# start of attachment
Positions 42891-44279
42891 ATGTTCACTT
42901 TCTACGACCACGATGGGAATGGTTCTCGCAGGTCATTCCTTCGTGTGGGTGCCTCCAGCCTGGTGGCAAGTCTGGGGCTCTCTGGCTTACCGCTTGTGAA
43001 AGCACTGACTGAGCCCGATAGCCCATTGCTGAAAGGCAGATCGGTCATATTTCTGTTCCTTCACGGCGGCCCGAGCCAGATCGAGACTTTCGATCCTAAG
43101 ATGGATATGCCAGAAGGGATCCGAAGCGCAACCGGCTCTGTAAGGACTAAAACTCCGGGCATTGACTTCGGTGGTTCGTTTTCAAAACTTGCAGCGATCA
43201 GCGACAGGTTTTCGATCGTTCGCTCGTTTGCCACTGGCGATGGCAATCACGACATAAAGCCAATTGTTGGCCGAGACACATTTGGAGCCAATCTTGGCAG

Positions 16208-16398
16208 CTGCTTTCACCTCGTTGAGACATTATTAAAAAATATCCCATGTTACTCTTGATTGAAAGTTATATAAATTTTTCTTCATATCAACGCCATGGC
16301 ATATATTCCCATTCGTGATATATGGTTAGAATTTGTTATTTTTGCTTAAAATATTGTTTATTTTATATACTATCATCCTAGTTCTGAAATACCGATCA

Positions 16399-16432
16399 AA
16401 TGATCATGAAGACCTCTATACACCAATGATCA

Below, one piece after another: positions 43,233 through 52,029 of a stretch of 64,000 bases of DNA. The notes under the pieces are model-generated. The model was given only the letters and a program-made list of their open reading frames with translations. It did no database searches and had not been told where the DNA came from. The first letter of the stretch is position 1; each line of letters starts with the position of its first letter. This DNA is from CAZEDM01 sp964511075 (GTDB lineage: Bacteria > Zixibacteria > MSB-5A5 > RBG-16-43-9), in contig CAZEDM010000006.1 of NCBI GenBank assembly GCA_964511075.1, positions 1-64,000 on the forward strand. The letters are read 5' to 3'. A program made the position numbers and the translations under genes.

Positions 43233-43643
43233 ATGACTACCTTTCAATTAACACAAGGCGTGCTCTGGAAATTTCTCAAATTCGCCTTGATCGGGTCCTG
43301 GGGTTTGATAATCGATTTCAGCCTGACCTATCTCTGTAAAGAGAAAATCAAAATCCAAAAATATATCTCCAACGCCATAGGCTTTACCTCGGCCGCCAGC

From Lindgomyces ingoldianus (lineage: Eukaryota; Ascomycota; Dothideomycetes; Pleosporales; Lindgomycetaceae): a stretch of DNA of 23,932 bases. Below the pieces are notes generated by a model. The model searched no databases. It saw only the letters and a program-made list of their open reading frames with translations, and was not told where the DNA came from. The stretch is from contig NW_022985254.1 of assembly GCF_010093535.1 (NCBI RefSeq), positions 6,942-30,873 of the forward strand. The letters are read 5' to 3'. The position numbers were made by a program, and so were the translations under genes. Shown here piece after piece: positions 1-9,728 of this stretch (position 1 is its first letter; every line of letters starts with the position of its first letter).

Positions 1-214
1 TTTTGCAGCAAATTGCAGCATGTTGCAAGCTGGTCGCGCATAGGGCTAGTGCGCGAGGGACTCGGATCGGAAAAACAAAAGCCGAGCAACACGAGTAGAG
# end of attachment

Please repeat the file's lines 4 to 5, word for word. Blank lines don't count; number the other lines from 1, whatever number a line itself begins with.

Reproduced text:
43001 AGCACTGACTGAGCCCGATAGCCCATTGCTGAAAGGCAGATCGGTCATATTTCTGTTCCTTCACGGCGGCCCGAGCCAGATCGAGACTTTCGATCCTAAG
43101 ATGGATATGCCAGAAGGGATCCGAAGCGCAACCGGCTCTGTAAGGACTAAAACTCCGGGCATTGACTTCGGTGGTTCGTTTTCAAAACTTGCAGCGATCA